CALIFORNIA STATE UNIVERSITY,
Audit Report 10-53
October 25, 2010
Members, Committee on Audit
Henry Mendoza, Chair Raymond W. Holdsworth, Vice Chair Nicole M. Anderson Margaret Fortune
George G. Gowgani Melinda Guzman William Hauck
University Auditor: Larry Mandel Senior Director: Michelle Schlack Audit Manager: Michael Zachary Senior Auditor: Linda Rathfelder
BOARD OF TRUSTEES
THE CALIFORNIA STATE UNIVERSITY
CONTENTSExecutive Summary ... 1 Introduction ... 2 Background ... 2 Purpose ... 4
Scope and Methodology ... 5
AND CAMPUS RESPONSESProgram Administration ... 6
APPENDIX A: Personnel Contacted APPENDIX B: Campus Response APPENDIX C: Chancellor’s Acceptance
CFR Code of Federal Regulations
CSU California State University
HHS U.S. Department of Health & Human Services HIPAA Health Insurance Portability and Accountability Act
HITECH Act Health Information Technology for Economic and Clinical Health Act
HR Human Resources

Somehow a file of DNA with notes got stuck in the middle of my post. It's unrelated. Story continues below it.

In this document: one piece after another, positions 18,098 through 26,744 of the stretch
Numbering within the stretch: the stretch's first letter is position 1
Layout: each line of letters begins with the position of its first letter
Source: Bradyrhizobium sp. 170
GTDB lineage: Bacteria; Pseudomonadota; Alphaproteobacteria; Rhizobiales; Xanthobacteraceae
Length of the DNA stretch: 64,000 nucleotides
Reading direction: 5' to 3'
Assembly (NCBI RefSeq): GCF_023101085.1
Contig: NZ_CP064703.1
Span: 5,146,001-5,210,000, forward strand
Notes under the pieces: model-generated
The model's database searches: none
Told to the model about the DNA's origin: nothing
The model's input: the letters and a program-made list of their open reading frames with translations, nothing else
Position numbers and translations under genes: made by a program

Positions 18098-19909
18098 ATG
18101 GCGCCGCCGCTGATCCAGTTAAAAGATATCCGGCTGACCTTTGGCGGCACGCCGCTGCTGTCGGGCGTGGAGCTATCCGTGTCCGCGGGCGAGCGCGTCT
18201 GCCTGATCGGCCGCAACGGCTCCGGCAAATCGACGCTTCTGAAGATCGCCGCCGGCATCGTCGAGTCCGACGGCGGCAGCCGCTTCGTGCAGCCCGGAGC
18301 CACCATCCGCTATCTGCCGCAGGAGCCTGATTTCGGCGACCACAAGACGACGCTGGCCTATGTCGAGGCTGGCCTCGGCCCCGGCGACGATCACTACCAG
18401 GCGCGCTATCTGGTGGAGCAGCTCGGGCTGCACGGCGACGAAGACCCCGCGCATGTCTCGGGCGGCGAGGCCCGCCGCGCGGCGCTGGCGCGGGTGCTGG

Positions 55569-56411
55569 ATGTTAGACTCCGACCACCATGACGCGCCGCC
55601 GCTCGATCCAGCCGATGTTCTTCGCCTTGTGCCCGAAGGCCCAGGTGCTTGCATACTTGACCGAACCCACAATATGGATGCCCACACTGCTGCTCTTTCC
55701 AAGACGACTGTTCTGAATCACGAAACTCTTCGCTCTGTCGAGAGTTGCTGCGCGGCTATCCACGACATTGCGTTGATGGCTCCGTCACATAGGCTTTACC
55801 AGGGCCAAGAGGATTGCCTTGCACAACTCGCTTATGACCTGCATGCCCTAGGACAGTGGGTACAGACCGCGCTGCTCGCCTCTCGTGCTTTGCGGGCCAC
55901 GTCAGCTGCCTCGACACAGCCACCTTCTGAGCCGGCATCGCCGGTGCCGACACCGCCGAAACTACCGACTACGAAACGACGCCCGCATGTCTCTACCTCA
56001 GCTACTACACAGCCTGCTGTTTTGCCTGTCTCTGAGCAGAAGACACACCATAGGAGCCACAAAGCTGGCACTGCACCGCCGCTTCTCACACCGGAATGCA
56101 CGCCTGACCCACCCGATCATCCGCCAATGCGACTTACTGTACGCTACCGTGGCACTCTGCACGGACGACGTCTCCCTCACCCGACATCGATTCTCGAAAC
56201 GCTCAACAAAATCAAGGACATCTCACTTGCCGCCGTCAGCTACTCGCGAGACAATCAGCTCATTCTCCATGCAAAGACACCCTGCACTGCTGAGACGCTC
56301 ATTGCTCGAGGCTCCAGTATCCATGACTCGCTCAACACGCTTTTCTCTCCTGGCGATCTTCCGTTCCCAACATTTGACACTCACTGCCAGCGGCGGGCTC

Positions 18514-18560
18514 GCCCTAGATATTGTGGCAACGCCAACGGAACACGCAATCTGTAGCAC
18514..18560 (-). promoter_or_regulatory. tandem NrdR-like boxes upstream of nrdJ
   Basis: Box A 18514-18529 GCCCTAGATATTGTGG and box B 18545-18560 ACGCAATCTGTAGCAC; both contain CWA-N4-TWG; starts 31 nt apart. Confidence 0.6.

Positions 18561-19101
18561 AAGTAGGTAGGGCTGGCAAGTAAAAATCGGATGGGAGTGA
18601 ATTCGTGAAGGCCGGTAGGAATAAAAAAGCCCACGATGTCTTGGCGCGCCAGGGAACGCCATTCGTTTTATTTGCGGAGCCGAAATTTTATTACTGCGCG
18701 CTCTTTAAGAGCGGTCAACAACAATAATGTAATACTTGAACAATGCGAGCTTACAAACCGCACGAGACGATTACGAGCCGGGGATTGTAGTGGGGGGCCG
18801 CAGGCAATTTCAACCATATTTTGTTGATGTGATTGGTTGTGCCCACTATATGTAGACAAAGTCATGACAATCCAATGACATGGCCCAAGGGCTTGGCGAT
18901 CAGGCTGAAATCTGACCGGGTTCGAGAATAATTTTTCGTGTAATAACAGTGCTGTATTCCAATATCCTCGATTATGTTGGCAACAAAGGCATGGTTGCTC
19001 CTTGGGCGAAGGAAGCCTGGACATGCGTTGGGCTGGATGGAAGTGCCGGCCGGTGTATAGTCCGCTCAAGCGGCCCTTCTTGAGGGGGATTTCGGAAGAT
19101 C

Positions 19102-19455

PHI Protected Health Information
Privacy Rule Standards for Privacy of Individually Identifiable Health Information
HIPAA Compliance/California State University, East Bay/Audit Report 10-53 Page 1
As a result of a systemwide risk assessment conducted by the Office of the University Auditor during the last quarter of 2009, the Board of Trustees, at its January 2010 meeting, directed that Health Insurance
Portability and Accountability Act (HIPAA) compliance be reviewed.
We visited the California State University, East Bay campus from July 26, 2010, through August 6, 2010, and audited the procedures in effect at that time.
Our study and evaluation did not reveal any significant internal control problems or weaknesses that would be considered pervasive in their effects on HIPAA compliance activities. However, we did identify other reportable weaknesses that are described in the executive summary and body of this report. In our opinion, the operational and administrative controls for HIPAA compliance activities in effect as of August 6, 2010, taken as a whole, were sufficient to meet the objectives stated in the “Purpose” section of this report.
As a result of changing conditions and the degree of compliance with procedures, the effectiveness of controls changes over time. Specific limitations that may hinder the effectiveness of an otherwise adequate system of controls include, but are not limited to, resource constraints, faulty judgments, unintentional errors, circumvention by collusion, and management overrides. Establishing controls that would prevent all these limitations would not be cost-effective; moreover, an audit may not always detect these limitations.